- greater power for the Panel to grant derogations from the Code (including the requirement to make a mandatory offer under Rule 9);
- requiring a potential offeror to make a public announcement where there is rumour or speculation, or an untoward movement in the target’s share price, that results only from a clear and unequivocal public statement (which is not currently required);
- a requirement for a target’s board to issue a recommendation to holders of convertible securities;
- where there are alternative offers, a requirement for those of the target’s directors that hold shares to confirm which alternative they are choosing; and
- altering the deadline by which irrevocable undertakings are to be published.
The Panel has asked for comments on both consultations by 13 January 2023.
The Taskforce on Climate-related Financial Disclosures (TCFD) has published its fifth annual status report. The report sets out developments in climate-related disclosure since the TCFD published its last report in 2021, as well as progress in implementing the recommendations and recommended disclosures set out in its Final Report, published in 2017.
Under the Financial Conduct Authority’s Listing Rules, companies listed in the UK must disclose against the TCFD’s recommendations and explain where they have not done so. In addition, for financial years beginning on or after 6 April 2022, larger companies and LLPs in the UK must publish climate-related financial disclosures modelled on the TCFD’s recommendations.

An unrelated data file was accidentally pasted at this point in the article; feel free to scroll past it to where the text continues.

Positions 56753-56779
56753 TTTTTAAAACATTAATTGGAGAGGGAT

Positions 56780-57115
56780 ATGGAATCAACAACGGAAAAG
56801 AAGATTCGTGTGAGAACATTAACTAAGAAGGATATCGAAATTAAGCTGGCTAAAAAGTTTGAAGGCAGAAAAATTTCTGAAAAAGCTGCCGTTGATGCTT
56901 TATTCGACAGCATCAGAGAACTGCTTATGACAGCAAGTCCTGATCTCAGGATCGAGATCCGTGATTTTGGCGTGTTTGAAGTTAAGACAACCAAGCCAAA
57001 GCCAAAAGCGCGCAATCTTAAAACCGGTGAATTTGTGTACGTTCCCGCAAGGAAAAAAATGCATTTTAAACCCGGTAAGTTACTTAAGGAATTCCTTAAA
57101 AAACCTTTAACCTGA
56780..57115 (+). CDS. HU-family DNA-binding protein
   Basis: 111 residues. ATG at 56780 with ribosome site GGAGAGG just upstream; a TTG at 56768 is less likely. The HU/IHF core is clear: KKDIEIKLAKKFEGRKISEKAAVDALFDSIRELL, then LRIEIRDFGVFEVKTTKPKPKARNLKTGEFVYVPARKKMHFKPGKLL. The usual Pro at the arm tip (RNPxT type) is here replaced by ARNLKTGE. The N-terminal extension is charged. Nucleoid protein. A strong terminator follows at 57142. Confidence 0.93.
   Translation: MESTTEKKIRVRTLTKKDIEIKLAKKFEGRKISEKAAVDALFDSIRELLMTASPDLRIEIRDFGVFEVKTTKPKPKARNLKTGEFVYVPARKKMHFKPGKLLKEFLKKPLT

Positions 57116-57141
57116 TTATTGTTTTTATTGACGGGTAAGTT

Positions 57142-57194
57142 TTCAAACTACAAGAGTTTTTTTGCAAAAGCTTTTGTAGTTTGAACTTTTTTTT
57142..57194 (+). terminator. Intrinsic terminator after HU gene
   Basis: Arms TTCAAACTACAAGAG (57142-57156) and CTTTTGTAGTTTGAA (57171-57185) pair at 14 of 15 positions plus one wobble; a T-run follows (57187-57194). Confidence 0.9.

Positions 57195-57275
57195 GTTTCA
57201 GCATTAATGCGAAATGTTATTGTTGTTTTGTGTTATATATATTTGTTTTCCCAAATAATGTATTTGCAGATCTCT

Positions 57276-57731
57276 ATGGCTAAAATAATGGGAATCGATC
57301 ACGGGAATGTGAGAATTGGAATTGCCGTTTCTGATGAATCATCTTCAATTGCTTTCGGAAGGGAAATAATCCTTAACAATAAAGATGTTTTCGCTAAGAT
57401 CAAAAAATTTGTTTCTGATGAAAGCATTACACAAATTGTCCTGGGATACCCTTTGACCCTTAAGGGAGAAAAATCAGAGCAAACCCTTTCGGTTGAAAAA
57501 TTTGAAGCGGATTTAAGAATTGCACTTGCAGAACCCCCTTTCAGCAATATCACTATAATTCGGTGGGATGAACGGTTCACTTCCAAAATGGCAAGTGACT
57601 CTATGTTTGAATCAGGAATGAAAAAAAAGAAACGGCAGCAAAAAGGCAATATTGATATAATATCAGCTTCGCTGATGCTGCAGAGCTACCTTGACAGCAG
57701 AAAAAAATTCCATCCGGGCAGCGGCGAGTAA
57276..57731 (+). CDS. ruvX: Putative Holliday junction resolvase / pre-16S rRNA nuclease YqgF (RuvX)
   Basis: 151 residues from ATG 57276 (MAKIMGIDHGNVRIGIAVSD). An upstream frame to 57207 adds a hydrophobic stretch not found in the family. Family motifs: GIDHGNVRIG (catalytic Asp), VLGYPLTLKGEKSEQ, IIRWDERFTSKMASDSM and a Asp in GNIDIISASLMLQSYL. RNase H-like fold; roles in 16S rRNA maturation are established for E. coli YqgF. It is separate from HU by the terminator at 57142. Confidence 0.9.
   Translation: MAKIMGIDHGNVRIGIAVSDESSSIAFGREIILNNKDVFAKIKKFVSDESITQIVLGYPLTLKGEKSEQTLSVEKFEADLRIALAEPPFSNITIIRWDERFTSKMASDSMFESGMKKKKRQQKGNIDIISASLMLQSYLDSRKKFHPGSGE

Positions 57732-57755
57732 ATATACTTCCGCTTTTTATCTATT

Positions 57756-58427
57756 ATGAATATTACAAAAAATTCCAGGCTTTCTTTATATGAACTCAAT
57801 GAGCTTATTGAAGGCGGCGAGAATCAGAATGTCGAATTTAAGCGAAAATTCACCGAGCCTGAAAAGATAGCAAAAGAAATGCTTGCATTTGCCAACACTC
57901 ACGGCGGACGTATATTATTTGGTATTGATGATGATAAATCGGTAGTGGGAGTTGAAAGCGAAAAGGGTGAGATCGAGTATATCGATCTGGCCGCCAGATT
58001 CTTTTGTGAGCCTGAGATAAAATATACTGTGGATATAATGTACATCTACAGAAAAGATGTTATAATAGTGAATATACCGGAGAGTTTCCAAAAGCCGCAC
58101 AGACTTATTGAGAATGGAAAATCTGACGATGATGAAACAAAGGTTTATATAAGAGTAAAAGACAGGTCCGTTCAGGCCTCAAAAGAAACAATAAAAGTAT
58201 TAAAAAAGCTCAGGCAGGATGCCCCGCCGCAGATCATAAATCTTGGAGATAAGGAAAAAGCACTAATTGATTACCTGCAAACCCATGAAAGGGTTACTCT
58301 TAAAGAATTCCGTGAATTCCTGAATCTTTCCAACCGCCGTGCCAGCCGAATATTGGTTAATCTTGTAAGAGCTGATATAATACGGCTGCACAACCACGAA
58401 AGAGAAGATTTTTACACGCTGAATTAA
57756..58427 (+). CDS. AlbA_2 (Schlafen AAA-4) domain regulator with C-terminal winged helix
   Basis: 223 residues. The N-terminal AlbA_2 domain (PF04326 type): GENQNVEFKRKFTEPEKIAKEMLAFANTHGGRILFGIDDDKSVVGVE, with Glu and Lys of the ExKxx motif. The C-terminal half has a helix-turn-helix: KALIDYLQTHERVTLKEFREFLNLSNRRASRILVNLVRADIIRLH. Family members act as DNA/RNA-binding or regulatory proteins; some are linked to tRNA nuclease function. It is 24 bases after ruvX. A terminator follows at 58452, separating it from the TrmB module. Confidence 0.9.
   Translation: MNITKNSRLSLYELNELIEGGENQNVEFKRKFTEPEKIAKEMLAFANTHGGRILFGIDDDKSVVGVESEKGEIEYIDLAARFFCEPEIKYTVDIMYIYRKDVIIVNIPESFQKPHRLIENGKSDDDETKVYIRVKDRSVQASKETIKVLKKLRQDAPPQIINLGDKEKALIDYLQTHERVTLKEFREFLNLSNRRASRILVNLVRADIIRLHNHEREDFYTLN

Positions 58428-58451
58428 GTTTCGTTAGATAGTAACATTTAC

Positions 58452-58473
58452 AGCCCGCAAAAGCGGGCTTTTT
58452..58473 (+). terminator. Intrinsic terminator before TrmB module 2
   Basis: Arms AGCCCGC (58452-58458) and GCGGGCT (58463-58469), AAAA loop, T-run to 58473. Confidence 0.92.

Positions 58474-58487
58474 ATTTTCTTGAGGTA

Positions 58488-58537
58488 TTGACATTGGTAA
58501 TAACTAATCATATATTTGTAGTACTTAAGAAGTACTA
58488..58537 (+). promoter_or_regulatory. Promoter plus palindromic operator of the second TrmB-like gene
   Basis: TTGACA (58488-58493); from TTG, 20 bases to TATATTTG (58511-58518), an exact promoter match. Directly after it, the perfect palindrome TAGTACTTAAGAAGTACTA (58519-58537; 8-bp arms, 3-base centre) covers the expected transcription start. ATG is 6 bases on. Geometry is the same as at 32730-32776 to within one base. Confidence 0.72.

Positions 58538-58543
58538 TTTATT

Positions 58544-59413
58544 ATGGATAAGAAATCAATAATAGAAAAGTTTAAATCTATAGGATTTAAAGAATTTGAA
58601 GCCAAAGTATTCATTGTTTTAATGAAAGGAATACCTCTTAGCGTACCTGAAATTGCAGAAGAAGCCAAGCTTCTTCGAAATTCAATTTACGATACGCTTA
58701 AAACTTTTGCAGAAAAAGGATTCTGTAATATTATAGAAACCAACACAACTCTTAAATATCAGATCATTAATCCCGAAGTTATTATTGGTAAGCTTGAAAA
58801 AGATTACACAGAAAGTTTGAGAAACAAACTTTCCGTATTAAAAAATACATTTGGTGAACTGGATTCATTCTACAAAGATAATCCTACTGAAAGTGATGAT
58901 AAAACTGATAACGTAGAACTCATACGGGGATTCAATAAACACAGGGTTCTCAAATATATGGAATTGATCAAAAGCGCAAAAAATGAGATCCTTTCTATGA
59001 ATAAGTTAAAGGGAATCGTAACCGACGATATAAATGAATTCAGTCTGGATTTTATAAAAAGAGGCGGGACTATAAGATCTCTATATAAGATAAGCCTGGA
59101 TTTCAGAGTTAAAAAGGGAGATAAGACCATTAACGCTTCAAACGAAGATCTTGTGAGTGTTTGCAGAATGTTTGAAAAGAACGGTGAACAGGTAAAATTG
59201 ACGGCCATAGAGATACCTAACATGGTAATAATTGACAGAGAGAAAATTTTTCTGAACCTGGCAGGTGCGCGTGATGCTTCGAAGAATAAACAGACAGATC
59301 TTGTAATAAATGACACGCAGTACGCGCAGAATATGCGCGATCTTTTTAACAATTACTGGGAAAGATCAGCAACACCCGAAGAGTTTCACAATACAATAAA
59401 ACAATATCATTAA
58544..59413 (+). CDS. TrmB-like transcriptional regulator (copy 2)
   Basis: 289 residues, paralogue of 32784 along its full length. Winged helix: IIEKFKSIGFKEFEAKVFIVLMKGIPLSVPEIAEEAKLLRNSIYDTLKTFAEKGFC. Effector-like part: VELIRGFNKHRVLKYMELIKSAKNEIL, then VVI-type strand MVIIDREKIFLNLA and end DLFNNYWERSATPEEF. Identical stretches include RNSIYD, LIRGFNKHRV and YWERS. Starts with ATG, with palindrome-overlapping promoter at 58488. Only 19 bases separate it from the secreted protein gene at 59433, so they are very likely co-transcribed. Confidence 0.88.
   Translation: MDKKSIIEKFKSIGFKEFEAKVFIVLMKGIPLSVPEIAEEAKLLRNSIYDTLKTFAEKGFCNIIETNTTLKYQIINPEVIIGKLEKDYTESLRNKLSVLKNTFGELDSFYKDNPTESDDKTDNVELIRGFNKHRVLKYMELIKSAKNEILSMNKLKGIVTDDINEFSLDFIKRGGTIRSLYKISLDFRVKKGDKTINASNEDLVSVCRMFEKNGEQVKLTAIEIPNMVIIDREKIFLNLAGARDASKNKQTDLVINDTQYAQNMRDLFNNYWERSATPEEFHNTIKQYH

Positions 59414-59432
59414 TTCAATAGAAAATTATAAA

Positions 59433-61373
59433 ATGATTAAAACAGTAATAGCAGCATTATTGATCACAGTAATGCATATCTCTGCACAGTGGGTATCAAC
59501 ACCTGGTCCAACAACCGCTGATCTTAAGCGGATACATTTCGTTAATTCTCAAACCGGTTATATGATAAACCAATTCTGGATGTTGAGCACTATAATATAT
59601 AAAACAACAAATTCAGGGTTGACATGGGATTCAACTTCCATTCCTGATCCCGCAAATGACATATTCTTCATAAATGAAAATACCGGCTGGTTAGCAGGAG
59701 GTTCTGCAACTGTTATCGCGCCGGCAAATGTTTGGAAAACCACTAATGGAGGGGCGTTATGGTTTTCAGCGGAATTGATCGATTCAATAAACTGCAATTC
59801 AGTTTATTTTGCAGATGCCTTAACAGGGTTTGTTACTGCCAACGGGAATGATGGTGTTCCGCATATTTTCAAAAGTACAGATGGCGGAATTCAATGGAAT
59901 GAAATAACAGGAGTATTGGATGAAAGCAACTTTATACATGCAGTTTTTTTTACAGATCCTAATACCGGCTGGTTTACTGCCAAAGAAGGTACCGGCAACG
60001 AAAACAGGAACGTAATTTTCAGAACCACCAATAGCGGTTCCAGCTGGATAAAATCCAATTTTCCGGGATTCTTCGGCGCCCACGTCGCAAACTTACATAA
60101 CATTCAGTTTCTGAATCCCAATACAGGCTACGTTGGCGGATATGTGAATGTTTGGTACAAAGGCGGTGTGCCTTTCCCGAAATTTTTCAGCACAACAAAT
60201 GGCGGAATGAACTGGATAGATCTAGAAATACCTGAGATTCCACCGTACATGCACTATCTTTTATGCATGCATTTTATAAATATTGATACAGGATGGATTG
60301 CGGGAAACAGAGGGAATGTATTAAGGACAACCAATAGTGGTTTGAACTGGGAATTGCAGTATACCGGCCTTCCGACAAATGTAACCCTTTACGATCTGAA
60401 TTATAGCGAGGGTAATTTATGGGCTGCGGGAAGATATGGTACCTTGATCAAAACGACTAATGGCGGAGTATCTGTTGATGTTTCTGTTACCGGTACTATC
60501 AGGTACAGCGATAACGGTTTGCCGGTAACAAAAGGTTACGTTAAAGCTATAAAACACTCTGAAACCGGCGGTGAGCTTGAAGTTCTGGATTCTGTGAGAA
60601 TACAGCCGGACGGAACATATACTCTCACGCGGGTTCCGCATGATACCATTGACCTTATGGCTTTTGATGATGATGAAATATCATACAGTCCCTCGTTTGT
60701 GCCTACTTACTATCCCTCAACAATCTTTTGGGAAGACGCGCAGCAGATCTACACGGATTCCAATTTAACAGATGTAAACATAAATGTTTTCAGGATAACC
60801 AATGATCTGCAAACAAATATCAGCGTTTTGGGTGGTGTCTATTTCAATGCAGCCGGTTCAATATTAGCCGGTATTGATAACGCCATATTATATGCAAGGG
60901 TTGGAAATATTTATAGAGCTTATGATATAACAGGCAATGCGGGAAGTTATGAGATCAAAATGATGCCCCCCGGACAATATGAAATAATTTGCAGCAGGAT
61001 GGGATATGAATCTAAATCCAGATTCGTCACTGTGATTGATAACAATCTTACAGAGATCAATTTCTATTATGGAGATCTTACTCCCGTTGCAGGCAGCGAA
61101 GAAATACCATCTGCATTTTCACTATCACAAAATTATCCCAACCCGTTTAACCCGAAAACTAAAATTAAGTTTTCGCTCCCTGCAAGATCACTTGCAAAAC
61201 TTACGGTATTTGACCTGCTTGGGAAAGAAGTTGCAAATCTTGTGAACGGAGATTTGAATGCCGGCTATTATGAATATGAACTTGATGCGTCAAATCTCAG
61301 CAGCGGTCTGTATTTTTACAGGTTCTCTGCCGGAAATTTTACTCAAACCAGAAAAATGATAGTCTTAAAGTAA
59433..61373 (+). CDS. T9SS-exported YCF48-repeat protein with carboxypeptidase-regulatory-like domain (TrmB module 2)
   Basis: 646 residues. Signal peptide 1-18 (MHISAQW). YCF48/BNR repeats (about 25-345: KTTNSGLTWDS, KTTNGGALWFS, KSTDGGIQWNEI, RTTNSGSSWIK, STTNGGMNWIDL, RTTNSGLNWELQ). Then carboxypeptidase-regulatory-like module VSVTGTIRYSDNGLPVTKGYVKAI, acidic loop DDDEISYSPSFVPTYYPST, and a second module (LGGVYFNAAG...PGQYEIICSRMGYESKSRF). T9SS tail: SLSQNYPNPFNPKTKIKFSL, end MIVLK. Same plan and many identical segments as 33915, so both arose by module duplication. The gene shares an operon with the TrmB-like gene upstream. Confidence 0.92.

80% of companies sampled disclosed against at least one TCFD disclosure in 2021. Compliance was highest in Europe, with an average level of disclosure across the 11 recommended disclosures of 60%, up 23 percentage points from 2017. However, overall only 4% of companies disclosed against all recommended disclosures and only 40% in line with at least five.
The Bill proposes to meet various Government objectives, including reforming the role and powers of Companies House, reforming limited partnership law to prevent the abuse of limited partnerships, and creating additional powers to seize and recover suspected criminal cryptoassets.
The House of Commons Public Bill Committee is now asking for written evidence on the Bill. The Committee will scrutinise the Bill line by line and will report by 24 November 2022. The Committee can consider any evidence submitted to it before it concludes its review. It is therefore asking interested parties to submit written evidence as soon as possible.
The EU has adopted a new Directive that will require companies listed within the European Union to promote gender balance on their board or equivalent management body.
Under the Directive (which will also extend to the European Economic Area (EEA)), EEA states will need to adjust their domestic law to require that at least 40% of non-executive director (NED) positions at a company are held by members of the underrepresented sex, or that at least 33% of executive and NED positions are held by members of the underrepresented sex, in each case by 30 June 2026.
The Directive will apply only to companies that have their registered office in an EEA member state and have shares admitted to trading on an EEA regulated market. As such, it will not apply to UK companies or companies admitted to solely to a UK regulated market.
There is currently no requirement in UK law to ensure a minimum gender balance. However, under the Financial Conduct Authority’s Listing Rules, a company listed in the UK must report on its board gender and ethnicity balance and state whether it has met certain minimum targets, including at least 40% of its board comprising women.